Reducing the Impact of Disasters Through Education
State Information

Kentucky Experience


Requests for Assistance 

Kentucky has made no requests for assistance from the network or our USDA partner.


Response Notes Digest 



Entered June 3 from a Response Note received May 16.

Beginning the week of April 18 high winds, tornadoes, hail and heavy rains moved into Kentucky.  The heavy rains continued as one weather system after another moved through the state. Some areas of the state received a total of over 20 inches of rain before finally clearing.  The historic rain amounts caused lakes and rivers to crest at unprecedented levels and historic flooding. On April 25 Governor Beshear declared a state of emergency and requested federal assistance.  On May 4 the President approved a Major Disaster Declaration for mitigation and public assistance. (

Affected areas include:  Anderson County, Bath County, Boone County, Boyd County, Bracken County, Campbell County, Carroll County, Carter County, Clay County, Estill County, Fleming County, Franklin County, Gallatin County, Grant County, Green County, Greenup County, Harlan County, Henry County, Kenton County, Lawrence County, Lee County, Lewis County, Mason County, Mercer County, Morgan County, Nicholas County, Oldham County, Owen County, Owsley County, Pendleton County, Robertson County, Spencer County, Trimble County, and Washington County. (

Only 13 percent of the state’s corn was in the ground as of April 17. That is well below the 31 percent that was planted by this time in 2010 and lower than the five-year average of 22 percent. Corn planted in the first part of May has an average yield decrease of 1 bushel per acre per day, and corn planted in the latter part of May has an average yield decrease of 2 bushels per acre per day. In a normal year, Kentucky’s corn crop is in the ground by May 15 to maintain average yield potential.  (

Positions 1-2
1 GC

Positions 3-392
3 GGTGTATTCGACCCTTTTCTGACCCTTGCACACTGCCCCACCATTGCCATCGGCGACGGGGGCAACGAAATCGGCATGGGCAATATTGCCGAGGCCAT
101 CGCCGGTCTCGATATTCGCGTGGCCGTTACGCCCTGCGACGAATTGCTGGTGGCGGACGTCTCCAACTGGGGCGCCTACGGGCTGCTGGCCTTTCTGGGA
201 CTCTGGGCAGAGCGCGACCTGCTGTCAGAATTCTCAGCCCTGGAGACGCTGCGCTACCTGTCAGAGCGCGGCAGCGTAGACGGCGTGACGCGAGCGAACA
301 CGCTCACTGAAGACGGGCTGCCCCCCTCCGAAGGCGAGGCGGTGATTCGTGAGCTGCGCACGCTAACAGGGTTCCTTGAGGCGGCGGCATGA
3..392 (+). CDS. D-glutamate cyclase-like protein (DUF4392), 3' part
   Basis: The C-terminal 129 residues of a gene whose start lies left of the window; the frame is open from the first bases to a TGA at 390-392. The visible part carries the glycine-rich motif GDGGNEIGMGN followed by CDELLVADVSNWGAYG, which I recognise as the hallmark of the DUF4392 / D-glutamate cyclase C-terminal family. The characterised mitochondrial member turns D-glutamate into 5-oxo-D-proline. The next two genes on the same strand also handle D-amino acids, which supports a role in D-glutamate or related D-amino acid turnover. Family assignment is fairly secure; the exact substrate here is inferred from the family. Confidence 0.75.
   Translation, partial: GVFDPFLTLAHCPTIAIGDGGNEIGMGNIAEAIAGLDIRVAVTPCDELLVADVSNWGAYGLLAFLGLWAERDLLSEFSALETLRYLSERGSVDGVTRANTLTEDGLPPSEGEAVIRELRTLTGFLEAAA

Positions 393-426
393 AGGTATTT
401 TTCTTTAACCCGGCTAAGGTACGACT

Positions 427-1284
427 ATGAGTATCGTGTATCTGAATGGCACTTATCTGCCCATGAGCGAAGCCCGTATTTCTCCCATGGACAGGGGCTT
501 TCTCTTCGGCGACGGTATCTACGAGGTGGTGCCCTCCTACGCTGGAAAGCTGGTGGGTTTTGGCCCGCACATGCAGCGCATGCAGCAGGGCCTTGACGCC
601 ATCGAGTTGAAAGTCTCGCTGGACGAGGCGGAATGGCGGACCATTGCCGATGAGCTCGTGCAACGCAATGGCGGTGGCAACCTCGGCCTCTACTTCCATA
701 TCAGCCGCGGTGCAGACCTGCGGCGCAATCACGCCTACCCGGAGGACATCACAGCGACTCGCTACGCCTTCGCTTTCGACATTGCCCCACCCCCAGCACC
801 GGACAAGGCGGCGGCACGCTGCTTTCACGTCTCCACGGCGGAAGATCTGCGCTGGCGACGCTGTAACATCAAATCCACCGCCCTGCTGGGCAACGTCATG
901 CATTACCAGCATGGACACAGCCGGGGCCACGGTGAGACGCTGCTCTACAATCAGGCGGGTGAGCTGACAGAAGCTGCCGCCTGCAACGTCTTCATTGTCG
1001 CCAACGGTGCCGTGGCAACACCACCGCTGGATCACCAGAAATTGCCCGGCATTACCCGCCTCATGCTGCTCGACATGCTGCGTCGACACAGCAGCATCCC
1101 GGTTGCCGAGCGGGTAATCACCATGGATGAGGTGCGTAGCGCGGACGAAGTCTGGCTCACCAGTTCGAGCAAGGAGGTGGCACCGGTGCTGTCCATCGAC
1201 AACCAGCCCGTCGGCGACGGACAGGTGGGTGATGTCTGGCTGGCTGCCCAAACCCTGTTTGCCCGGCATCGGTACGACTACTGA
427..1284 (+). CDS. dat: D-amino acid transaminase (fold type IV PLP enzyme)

County extension offices have reported assisting their communities through providing facilities for local responders to meet, feeding volunteers assisting in the recovery efforts, and providing educational materials and information to clientele inquiring about flood issues (i.e., what to do about flooded appliances, mold, etc.). 


EDEN network providing invaluable communication between states for assistance and information through the listserv.  In addition, the floods and flooding page has provided important tools to provide to our Extension educators to assist with the information needed by their clientele.  Also, personal contact with EDEN delegates from other states (i.e., Steve Cain) has proven to be invaluable assistance during this time of extreme devastation (see Kudos section below). 


Steve Cain from Purdue University donated EDEN flood publications (driving them down personally himself) and delivered them to the Daviess County Extension Office for distribution to affected counties' clientele. 


University of Kentucky   [Andrea Husband]


Last Updated:6/3/2011 3:50 PM

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